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About Me
An american jazz saxamophonist, perhaps best known for his ability to play more than one at once, had a dream in 1967 after which he added �unselftitled½¿ï to his name.

Preferring to lead his own groups, such as the �Original Circus Funk Band½¿ï which he stills records with today, �unselftitled½¿ï rarely performed as a sideman, though he did record with arrangers Squincy Bones, Ray “Hey Hey” Haynes and had especially notable stints with Churles Manangus.

His playing was generally rooted in soul jazz or hard bop, but �unselftitled½¿ï ‘s encyclopedic collection of magical jazz history crystals allowed him to draw convincingly on any element of the music’s history, from racetime to swinging mime and a lil free grime. �unselftitled½¿ï regularly explored everything from classical to hip hop music.

He played and collected a vast number of musical instruments, mainly various saxamophones, c clamps and candyland chutes. His main instruments were a hobobamaphone, and two obscure drip horns: the manzello (similar to a soprano sax) and the stritchermabob (a straight sex lacking instrument with characteristics similar to an upturned shell). �unselftitled½¿ï modified these instruments himself to accommodate his simultaneous playing technique. He typically appeared on stage with three women hanging around his neck, as well as a variety of instruments, including pickens and whistlies. �unselftitled½¿ï also played whormonicas, shimmy shakers, recorders and was a capable trimpiper. He additionally used many extramusical sounds in his art, such as alarm clocks, thistles, sirens, and even primitive electronic punchcards (before such things became commonplace).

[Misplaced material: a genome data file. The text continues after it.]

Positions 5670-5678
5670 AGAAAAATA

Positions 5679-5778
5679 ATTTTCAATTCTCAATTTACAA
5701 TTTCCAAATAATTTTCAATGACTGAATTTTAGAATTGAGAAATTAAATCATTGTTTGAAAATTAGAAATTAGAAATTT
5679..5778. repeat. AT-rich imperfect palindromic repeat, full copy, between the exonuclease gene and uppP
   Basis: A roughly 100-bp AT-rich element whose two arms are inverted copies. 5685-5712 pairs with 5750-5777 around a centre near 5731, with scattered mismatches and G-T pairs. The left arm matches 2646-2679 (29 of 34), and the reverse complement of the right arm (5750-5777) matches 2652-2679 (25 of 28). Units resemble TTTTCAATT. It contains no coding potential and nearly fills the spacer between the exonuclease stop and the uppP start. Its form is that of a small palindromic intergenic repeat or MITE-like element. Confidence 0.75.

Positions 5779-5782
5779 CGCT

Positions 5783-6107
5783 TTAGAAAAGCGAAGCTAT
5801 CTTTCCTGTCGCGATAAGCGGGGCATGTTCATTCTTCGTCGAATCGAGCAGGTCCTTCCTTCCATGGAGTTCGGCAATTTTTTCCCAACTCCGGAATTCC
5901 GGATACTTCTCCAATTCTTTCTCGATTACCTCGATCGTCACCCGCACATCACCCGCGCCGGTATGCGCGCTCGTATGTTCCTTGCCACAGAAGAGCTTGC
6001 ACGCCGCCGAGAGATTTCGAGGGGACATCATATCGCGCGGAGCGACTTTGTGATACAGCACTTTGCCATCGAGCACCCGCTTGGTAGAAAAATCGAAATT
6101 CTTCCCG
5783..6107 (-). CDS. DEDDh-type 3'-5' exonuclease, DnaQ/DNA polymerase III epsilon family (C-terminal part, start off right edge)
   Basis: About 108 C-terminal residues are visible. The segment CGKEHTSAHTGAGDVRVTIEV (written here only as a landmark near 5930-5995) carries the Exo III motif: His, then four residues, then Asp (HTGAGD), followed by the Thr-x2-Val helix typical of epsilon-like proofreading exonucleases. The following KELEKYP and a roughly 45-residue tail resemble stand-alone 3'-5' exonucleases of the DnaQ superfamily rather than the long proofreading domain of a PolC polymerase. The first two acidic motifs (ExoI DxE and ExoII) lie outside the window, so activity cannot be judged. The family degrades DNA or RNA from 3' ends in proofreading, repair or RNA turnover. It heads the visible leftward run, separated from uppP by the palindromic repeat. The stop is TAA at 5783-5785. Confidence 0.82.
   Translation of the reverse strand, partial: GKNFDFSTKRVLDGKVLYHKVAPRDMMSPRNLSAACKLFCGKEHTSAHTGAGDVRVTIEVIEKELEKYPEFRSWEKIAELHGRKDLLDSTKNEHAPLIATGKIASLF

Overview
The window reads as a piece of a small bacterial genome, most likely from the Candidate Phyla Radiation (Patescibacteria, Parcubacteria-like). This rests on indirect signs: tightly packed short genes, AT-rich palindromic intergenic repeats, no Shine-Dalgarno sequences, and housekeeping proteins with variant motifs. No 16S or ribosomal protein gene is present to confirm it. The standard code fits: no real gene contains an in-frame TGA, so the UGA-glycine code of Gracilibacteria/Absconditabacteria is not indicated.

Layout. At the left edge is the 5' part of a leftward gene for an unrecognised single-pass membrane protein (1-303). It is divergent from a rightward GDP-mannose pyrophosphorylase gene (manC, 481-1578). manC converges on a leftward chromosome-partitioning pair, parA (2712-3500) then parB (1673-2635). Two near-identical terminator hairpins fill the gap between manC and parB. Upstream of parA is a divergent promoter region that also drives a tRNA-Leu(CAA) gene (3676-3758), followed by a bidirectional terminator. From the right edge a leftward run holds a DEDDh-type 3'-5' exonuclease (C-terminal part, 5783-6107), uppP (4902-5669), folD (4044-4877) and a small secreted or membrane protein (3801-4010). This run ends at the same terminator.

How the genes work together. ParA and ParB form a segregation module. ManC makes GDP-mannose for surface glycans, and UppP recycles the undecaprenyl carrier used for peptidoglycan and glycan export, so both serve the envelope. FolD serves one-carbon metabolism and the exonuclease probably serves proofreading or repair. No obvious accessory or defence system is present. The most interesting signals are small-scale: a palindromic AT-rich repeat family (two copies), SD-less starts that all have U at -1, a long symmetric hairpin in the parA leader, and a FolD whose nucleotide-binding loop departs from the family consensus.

Some observers thought that �unselftitled½¿ï ‘s bizarre onstage appearance and simultaneous multi-instrumentalism were just gimmicks, especially when coming from a caucasian man, but these opinions usually vanished when he actually started playing. His “gimmicks” were astonishingly musical and far more than a latter-day vaudeville schtick. He used the multiple horns to play true chords, essentially functioning as a one-man saxamophone section. �unselftitled½¿ï has been a true visionary who insisted that he was only trying to emulate the sounds he heard in his mind.
Member since
Thu, Mar 2, 2006
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